Colin Mills, compiler of the Hortus Camdenensis, died in late November 2012 after a short illness. As he always considered the Hortus his legacy, it is his family's intention to keep the site running in perpetuity. It will not, however, be updated in the near future.

Malus domestica ‘Borsdorff’

‘Fruit below the middle size, of a roundish figure, rather narrower at the crown than the base. Eye small, a little sunk. Stalk half an inch long, slender. Skin pale yellow, marked with various ramifications of a grey russetted network, interspersed with a few dark-coloured specks; when fully exposed to the sun it is of a beautiful brilliant red, extending nearly round its base. Flesh yellowish white, firm, crisp. Juice sugary, with a singularly musky perfume. A dessert apple from November till February.’ [George Lindley – Orchard Guide p.39/1831].

Horticultural & Botanical History

‘This, above all other apples, is the most highly esteemed in Germany. Diel calls it the Pride of the Germans. It is believed to have originated either at a village of Misnia, called Borsdorf, or at a place of the same name near Leipsic. According to Forsyth, it was such a favorite with Queen Charlotte, that she had a considerable quantity of them annually imported from Germany, for her own private use. It is one of the earliest recorded varieties of the continental authors, but does not seem to have been known in this country before the close of the last century. It was first grown in the Brompton Park Nursery in 1785. It is mentioned by Cordus, in 1561, as being cultivated in Misnia; which circumstance has no doubt given rise to the synonyme “Reinette de Misnie;” he also informs us it is highly esteemed for its sweet and generous flavor, and the pleasant perfume which it exhales. Wittichius, in his “Methodus Simplicium,” attributes to it the power of dispelling epidemic fevers and madness!’ [Hogg p.41/1851].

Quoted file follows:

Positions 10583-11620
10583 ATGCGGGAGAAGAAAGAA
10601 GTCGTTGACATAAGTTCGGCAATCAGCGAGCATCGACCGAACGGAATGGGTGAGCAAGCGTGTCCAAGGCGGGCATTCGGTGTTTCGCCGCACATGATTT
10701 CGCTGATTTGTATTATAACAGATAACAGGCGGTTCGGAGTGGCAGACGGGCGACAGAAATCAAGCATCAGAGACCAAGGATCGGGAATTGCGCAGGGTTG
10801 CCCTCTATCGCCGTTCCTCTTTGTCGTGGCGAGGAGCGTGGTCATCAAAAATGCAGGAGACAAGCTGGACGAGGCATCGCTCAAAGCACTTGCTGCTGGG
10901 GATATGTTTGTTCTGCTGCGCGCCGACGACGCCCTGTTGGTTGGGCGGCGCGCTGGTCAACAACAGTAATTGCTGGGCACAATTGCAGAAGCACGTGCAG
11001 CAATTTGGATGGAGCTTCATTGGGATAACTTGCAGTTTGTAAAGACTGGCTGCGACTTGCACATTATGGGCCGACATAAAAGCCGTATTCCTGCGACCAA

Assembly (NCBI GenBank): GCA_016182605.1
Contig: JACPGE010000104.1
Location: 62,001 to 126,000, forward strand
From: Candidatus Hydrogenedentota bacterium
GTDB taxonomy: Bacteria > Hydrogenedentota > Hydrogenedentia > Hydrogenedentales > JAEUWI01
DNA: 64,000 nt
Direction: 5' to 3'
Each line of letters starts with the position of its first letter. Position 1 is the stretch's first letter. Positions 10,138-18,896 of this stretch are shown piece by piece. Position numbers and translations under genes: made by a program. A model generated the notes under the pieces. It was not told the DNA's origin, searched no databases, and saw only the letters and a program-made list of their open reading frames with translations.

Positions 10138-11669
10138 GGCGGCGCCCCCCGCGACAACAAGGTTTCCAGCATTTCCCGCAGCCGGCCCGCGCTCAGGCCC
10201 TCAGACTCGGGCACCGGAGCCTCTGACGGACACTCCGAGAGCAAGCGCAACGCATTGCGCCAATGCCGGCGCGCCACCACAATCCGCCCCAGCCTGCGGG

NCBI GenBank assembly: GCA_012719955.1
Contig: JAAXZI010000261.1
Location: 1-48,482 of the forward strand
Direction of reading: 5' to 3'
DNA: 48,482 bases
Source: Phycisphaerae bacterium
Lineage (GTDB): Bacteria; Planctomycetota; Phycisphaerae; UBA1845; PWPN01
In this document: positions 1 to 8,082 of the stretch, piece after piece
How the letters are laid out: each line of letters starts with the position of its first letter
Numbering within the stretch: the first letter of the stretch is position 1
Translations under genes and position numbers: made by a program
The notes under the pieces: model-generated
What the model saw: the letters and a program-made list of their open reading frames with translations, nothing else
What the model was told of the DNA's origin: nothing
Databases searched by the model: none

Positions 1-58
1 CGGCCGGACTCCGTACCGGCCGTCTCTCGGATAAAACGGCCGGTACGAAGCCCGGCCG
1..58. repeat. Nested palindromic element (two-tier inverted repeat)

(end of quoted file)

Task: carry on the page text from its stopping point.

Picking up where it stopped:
Described and figured in the Herefordshire Pomona [HP pl.III/1878].

History at Camden Park

‘Borsdorfer’ is listed as apple no.68 in a hand written list of apples in an 1850 catalogue held at Camden Park [CPA]. ‘Queen Crab’ is listed as apple no.74. It could be ‘Queen Apple’, a synonym of ‘Borsdorff’, as I have found no reference to ‘Queen Crab’. ‘Borsdorff’ is a small yellow apple that could well have received the appellation ‘Crab’. Most of the plants hand-written in this catalogue subsequently appeared in the 1857 catalogue. That the apples did not is probably an oversight.


Published Apr 17, 2010 - 04:23 PM | Last updated Jul 24, 2011 - 03:50 PM

8 apples are illustrated, small to medium in size and in shades of yellow and red. Herefordshire Pomona pl.3, 1878.

Apple ‘Borsdorff’ | HP pl.3/1878 - Borsdorff is the yellow-orange apple at centre right | RBGS


Family Rosaceae
Region of origin

Garden origin, Germany

  • Queen's Apple
  • Borsdorffer
  • Reinette Batarde
  • Postophe d'Hiver
  • Postdoff
  • Bursdoff
  • Reinette de Misnie
  • and many others


Common Name

Apple, Dessert apple, Keeping apple

Name in the Camden Park Record


Queen Crab

Confidence level high